Central Histamine, the H3-Receptor and Obesity Therapy

Author(s): Néstor F. Díaz, Héctor Flores-Herrera, Guadalupe García-López, Anayansi Molina-Hernández*.

Journal Name: CNS & Neurological Disorders - Drug Targets
(Formerly Current Drug Targets - CNS & Neurological Disorders)

Volume 18 , Issue 7 , 2019

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Graphical Abstract:


Abstract:

The brain histaminergic system plays a pivotal role in energy homeostasis, through H1- receptor activation, it increases the hypothalamic release of histamine that decreases food intake and reduces body weight. One way to increase the release of hypothalamic histamine is through the use of antagonist/inverse agonist for the H3-receptor. Histamine H3-receptors are auto-receptors and heteroreceptors located on the presynaptic membranes and cell soma of neurons, where they negatively regulate the synthesis and release of histamine and other neurotransmitters in the central nervous system. Although several compounds acting as H3-receptor antagonist/inverse agonists have been developed, conflicting results have been reported and only one has been tested as anti-obesity in humans. Animal studies revealed the opposite effect in food intake, energy expeditor, and body weight, depending on the drug, spice, and route of administration, among others. The present review will explore the state of art on the effects of H3-receptor ligands on appetite and body-weight, going through the following: a brief overview of the circuit involved in the control of food intake and energy homeostasis, the participation of the histaminergic system in food intake and body weight, and the H3-receptor as a potential therapeutic target for obesity.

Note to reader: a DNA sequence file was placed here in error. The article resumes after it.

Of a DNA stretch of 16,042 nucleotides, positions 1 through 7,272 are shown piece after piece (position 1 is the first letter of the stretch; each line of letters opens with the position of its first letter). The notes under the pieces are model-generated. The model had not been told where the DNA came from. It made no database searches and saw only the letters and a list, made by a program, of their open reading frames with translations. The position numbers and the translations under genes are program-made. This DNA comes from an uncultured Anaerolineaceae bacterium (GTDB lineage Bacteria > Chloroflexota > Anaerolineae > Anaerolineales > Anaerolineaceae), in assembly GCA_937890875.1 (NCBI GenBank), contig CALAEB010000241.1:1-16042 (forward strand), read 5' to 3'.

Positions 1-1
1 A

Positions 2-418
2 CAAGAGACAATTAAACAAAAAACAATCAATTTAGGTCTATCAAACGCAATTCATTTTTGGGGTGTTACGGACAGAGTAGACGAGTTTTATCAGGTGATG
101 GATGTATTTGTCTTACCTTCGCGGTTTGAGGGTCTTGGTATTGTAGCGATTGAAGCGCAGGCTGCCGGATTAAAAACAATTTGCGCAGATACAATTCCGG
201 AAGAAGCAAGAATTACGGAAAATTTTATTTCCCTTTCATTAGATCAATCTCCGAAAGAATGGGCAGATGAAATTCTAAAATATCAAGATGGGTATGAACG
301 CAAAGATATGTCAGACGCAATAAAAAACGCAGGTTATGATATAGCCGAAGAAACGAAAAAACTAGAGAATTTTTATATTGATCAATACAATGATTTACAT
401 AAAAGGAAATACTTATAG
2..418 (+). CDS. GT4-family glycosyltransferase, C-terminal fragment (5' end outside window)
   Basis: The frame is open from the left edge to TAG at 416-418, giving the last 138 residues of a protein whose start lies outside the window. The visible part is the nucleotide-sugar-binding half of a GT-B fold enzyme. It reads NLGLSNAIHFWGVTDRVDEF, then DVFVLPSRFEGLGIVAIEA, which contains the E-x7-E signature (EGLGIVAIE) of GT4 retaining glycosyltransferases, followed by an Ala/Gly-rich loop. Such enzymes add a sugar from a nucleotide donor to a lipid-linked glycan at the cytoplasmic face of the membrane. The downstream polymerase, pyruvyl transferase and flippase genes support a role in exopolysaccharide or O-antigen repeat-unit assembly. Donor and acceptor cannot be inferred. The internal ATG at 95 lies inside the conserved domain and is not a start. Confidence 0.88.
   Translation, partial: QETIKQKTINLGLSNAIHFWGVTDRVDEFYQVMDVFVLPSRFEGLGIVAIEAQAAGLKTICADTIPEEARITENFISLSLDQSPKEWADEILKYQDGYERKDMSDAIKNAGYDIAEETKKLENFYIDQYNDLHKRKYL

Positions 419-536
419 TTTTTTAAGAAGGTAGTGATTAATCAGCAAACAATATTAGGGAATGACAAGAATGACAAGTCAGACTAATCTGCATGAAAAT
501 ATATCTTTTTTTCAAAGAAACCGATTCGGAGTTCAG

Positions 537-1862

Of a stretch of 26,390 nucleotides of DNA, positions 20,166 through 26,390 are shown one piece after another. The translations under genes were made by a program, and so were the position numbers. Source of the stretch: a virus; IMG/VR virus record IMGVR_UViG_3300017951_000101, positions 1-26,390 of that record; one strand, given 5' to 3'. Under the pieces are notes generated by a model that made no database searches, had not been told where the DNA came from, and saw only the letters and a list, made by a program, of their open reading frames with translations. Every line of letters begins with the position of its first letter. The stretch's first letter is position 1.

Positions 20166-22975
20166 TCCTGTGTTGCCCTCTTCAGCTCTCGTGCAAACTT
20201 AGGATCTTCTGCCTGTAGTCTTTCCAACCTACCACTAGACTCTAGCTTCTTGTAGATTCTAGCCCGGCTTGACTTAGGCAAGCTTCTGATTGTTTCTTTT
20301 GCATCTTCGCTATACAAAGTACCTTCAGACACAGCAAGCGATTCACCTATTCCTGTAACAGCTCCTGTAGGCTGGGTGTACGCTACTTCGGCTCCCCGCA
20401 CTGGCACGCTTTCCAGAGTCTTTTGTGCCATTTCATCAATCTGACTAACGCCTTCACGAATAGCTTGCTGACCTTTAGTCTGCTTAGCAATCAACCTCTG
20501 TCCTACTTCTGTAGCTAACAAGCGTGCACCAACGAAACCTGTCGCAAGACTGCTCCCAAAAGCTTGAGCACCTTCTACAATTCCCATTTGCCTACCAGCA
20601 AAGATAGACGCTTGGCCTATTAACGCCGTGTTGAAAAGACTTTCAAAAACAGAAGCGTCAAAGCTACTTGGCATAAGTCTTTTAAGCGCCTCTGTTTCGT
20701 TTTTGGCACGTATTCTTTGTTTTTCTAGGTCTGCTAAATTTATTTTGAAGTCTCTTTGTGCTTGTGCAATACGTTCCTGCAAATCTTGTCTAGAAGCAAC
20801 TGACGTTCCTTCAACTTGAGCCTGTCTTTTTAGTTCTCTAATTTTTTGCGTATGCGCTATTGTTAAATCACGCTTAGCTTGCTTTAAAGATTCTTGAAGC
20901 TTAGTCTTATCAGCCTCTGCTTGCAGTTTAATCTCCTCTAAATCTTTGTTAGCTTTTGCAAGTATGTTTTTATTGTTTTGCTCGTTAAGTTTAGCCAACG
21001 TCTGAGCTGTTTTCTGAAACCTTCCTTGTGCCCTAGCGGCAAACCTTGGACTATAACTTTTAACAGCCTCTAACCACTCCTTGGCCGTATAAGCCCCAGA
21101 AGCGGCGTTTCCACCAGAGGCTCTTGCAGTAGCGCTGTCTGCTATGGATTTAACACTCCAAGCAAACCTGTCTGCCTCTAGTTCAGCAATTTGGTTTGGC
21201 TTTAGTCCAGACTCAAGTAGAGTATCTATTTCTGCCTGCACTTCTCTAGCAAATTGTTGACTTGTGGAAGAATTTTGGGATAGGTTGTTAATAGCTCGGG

Keywords: Histamine, obesity, food intake, Drug target, H3-receptor, paraventricular nuclei.

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VOLUME: 18
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Year: 2019
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DOI: 10.2174/1871527318666190703094846
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